Another in Moon Books' Pagan portals series, Ancestral Healing is an anthology by modern pagan healers about helping people heal from multi-generational trauma. Within shamanaism there has long been a belif that the lives of our ancestors affect us, that traumatic events they experienced are carried, perhaps within altered DNA, and are processed by us.

  • In Healing in the Ancestral Soul by Kenn Day, we are introduced to the technique of Family Constellation Work.
  • In Walking the Bones: Reconnecting with our Ancient Past, Taz Thornton discusses animism and the belief everything has an energy or spirit.
  • Intergenerational Silence: Witnessing Yesterday to Heal Today by Irisanya Moon was the most powerful essay in this collection. Moon discusses trauma (including rape and abusive relationships) and how we as humans deal with it. In particular, the silence we keep after experiencing a trauma and the ways in which we can heal through directly confronting the ancestors who kept us silent, as well as leaning on other ancestors to speak the trauma to.
  • Of Things Lost and Love Gained by Imelda Almqvist felt liek the weakest essay, but that may perhaps be the result of being up against Moon's essay. Almqvist tells us about pain and trauma and how we can become more spiritual by learning from the past.
  • In Dealing with Ancestral Shame, Mabh Savage offers us absoution if we do not accept the past mistakes of our ancestors as our own and wish to remove someone from our life if they've harmed us.
  • Elen Sentier disusses ancestral healing as a connection with our human ancestors as well as the land in Ancestral Healing.
  • Another excellent essay, Stuck in the Rage Stage? by Dorothy Abrams discusses denial and the importance of moving on, into the next stage: anger. This work is supported by rituals, making it the most practical essay.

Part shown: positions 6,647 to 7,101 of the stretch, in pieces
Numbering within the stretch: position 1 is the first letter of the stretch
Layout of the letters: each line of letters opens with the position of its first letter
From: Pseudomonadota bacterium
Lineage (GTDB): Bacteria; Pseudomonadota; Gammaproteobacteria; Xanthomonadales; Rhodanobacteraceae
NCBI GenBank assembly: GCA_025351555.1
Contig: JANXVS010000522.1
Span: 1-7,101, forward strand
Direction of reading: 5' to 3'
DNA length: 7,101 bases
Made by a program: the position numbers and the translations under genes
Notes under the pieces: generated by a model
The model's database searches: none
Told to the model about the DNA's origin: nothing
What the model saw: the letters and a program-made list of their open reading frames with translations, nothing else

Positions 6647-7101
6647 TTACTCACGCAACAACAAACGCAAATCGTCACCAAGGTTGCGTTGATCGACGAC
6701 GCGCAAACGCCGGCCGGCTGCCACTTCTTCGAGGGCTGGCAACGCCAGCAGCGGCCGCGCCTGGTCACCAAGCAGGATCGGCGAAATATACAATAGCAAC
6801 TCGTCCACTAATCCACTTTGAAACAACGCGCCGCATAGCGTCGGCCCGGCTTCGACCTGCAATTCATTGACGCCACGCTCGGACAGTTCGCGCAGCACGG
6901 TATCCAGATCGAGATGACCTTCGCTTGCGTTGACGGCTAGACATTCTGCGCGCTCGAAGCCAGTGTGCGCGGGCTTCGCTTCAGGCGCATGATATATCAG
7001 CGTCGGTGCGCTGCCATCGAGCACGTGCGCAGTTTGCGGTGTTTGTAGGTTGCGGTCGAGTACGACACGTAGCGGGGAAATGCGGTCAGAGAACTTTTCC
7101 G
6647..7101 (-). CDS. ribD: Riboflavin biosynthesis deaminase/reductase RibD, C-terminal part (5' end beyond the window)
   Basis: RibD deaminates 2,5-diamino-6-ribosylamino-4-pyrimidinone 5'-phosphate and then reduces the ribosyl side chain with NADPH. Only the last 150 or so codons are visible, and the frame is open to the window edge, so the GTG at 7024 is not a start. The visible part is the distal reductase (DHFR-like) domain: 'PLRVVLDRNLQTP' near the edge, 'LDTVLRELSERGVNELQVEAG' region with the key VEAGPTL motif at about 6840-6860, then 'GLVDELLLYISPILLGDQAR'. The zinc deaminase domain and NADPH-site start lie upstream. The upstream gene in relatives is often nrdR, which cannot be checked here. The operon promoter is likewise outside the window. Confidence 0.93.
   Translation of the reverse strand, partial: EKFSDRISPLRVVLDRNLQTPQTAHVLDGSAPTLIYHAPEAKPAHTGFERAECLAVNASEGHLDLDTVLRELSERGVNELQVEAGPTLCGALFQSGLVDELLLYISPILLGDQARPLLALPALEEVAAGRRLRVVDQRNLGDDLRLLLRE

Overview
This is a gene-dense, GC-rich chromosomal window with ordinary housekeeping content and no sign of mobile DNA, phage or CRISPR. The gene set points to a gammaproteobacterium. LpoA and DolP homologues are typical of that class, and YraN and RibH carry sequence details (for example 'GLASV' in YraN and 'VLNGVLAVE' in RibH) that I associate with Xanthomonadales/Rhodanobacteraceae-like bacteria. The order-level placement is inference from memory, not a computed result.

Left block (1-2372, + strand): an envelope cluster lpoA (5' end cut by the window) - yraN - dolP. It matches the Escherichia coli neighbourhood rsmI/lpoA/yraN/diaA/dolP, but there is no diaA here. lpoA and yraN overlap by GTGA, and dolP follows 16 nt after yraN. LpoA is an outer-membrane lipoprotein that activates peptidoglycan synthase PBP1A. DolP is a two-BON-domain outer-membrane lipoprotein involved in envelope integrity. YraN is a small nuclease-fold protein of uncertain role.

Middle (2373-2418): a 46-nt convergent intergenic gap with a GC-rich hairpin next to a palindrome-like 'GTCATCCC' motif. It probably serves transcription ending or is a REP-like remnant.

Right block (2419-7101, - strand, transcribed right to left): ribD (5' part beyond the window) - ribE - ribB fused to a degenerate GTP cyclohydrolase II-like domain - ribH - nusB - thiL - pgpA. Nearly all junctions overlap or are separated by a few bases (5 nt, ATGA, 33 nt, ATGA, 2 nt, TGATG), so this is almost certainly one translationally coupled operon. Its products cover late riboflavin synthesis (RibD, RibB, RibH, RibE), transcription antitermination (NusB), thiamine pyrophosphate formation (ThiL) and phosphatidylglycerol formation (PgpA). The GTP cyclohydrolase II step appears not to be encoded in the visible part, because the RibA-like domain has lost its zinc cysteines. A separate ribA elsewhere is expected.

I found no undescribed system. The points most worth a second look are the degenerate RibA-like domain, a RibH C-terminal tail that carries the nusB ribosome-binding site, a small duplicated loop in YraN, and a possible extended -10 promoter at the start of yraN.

• Looking them in the Eyes: Animals, Ancestry and Animism by Andrew Anderson discusses the importance of all life and how he became an ethical vegan.
  • Angela Paine's Recovering the Bones, Healing the Past explains how mourning for a lost loved one allows both the dead and the living to heal and move on.
  • Saving the Tinkers’ Heart by Fiona Tinker is a statement from her website describing the "Tinkers’ Heart" a place sacred to Scotland’s Travelling people.
  • Schism & Split: Wounds That Can Never Heal by Melusine Draco explains how words can harm as they become actions.

Overall, the strength of this book is in the broad variety of essays as either starting points for further research or if any one resonates with you personally as a call to action. That said, I had a hard time connecting as the writing tended to be dense and academic. Moreover, this is not at all useful for newcomers to the idea of ancestral healing. Day's essay, for example, has a practice in which people in the room serve as placeholders for the person's family of origin (even dead members) and they expectation is that they will instinctively know how to respond to the person and will help with their healing. I'm an experienced magikcal practitioner and I would never want to be one of those people -- the opportunity for further damage is too great.

Ancestral healing is becoming more well known, and necessary, and this collection of essays are best used as markers to find that healing, rather than doing the work on your own.

~review by Lisa Mc Sherry

Edited by Trevor Greenfield
Moon Books, 2020
pp. 352, $22.50